Interior Health: Fear not—there is help for overcoming anxiety

An unresolved anxiety disorder can often lead to depression or substance use problems in future years.

Everyone has times of feeling anxious, scared or fearful.

In fact, without our body’s innate ability to sense and respond to pending danger, we would never have survived as humans.

These days, however, anxiety disorders are like a car alarm repeatedly sounding when there is no real threat.

Anxiety disorders are the most common mental health concern for children in B.C., affecting an estimated four per cent of all children, impacting their day-to-day life, their friendships, their school performance, their physical health and their sense of well-being.

My colleagues and I in the mental health field are concerned that in this modern, fast-paced, wired world, anxiety disorders in children are greatly increasing.

We are seeing more children than ever before who are constrained and made miserable by their fears when they should be feeling safe, secure, confident and happy.

Anxious feelings include a rapid heartbeat, difficulty catching one’s breath, a sense of doom, sweaty palms, an upset stomach or stomach ache, even nausea and vomiting.

Focusing on the feelings can cause them to intensify, a vicious cycle. Anxious symptoms become a true anxiety disorder when the anxiety leads to avoidance of the situation that is causing the anxiety and causes significant physical distress and disruption of daily life and functioning.

An unresolved anxiety disorder can often lead to depression or substance use problems in future years.

Anxiety, however, exists on a spectrum. A certain amount of anxiety is normal and beneficial.

It keeps our children safe and conscientious; it motivates them to perform well.

Children who tend to be anxious are often model students—high achieving, diligent, analytical, sensitive, alert, creative and imaginative.

Too little anxiety and a child or teenager may take foolish risks or lack motivation to succeed.

But too much anxiety and children become so paralyzed by fear that they may be unable to leave their parent’s side, leave the house, go to school, make friends or participate in normal life.

The good news is that anxiety can be very successfully managed or treated when required.

Regular exercise and reliable routines in children are often all it takes to quell mild cases.

Mild and moderate anxiety is very responsive to Cognitive Behavioural Therapy (CBT), which is a process of addressing the unhelpful thoughts and actions that underlie anxiety.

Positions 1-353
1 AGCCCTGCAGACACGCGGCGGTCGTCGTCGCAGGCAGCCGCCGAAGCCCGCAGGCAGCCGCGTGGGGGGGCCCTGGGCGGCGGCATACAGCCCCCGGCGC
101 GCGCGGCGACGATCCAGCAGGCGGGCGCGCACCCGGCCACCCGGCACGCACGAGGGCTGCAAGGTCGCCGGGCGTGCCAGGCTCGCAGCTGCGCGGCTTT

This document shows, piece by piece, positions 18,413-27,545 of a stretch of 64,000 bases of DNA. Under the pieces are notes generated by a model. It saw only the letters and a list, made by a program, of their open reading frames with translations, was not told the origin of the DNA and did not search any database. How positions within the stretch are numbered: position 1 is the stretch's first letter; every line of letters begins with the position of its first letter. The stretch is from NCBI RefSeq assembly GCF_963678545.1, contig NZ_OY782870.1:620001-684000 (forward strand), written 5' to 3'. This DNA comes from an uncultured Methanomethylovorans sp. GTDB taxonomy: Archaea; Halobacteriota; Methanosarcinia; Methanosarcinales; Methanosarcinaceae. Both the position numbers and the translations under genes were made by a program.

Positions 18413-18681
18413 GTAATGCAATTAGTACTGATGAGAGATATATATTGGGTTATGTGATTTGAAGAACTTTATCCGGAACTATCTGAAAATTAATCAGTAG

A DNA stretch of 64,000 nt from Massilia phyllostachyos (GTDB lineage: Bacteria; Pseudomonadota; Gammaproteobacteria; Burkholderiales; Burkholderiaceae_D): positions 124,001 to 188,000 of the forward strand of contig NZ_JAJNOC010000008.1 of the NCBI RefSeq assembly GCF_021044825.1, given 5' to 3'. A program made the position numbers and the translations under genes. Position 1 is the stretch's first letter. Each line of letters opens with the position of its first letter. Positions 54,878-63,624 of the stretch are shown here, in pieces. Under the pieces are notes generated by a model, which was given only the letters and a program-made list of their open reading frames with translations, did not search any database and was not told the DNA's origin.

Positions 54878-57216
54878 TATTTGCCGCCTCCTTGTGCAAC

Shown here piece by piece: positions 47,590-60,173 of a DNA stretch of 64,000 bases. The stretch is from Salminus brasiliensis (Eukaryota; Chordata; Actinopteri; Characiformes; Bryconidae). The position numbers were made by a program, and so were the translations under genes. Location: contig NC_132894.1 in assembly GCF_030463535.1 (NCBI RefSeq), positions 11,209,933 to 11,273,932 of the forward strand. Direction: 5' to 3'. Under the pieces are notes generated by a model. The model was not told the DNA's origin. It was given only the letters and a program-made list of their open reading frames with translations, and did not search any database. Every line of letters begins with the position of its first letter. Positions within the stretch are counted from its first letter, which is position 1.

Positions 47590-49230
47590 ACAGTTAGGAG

Thought stopping, talking back to negative thoughts, not believing everything you think, relaxation techniques like calming breathing, mindfulness meditation, and gradual safe exposure to the things you fear are all examples of types of CBT.

All children—and adults, too —could benefit from learning simple CBT techniques to turn off their body alarms that are sounding unnecessarily.

In more long term or severe cases of anxiety—such as panic disorders, Post Traumatic Stress Disorder, Obsessive-Compulsive Disorder—treatment may include a period of anti-anxiety medication in addition to teaching the child age-appropriate CBT techniques, an approach called “pills plus skills.”

If you are worried about your child or teenager’s anxiety, there are many places to get help.

Many online resources as well as books, some written for specific age groups, are available to give in depth information about anxiety and step-by-step instructions for specific CBT techniques.

For parents of children and youth, the FORCE Society, in partnership with MCFD’s FRIENDS Program, offers an online parent program for parents of children ages four to 13.

Anxiety BC (anxietybc.ca) is another great site and offers detailed pages for adults and youth. Other sites include mindcheck.ca and keltymentalhealth.ca.

 

Just Posted

Consulate for American services coming to Kelowna

A Vancouver travelling pop-up consulate will be in Kelowna Jan. 18

Documentary series features local wineries and restaurants

Quest Out West Wild Food launches Jan. 18

West Kelowna looking at three per cent tax increase

Council grapples with 2018 budget, rejects addition of more cops, firefighters

Tech funding announced for Kelowna post-secondary institutions

UBCO and Okanagan College are getting funding to expand their tech programs

Arbitrated settlement for Kelowna jail guards

Details of arbitration settlement in contract dispute not released

The snow capped hills around Carr’s Landing

Andre Paris has posted another drone video showcasing Lake Country’s beauty

Federal NDP Leader Jagmeet Singh announces engagement

Federal NDP Leader Jagmeet Singh engaged to clothing designer Gurkiran Kaur

Hijab-cutting case highlights ethical issues with putting kids in spotlight

A Toronto police investigation has concluded a girl’s hijab was not cut by a scissors-wielding man as she walked to school

Change in politics, society on sexual misconduct ‘not fast enough,’ says Trudeau

Trudeau says society still lagging behind the systemic changes he is trying to make when it comes to preventing and responding to sexual harassment

Bank of Canada to make interest rate decision today

Economists widely believe that based on the economic environment, it’s likely interest rates will rise today

National gold, silver for Kelowna Skating Club

Olivia Gran wins junior women’s division, while Daria Carr takes second in novice women

Body discovered in burnt out car near Trail

Police report a body was found in the burnt out trunk of a 1999 Honda Civic

UPDATE: Highway reopened following fatal crash south of Armstrong

Highway 97A crash south of Pleasant Valley cross road near Spallumcheen claims a life

VIDEO: B.C. Lions sign defensive back T.J. Lee to contract for upcoming season

The four-year veteran had a team-high four interceptions and 49 tackles last season with B.C.

Most Read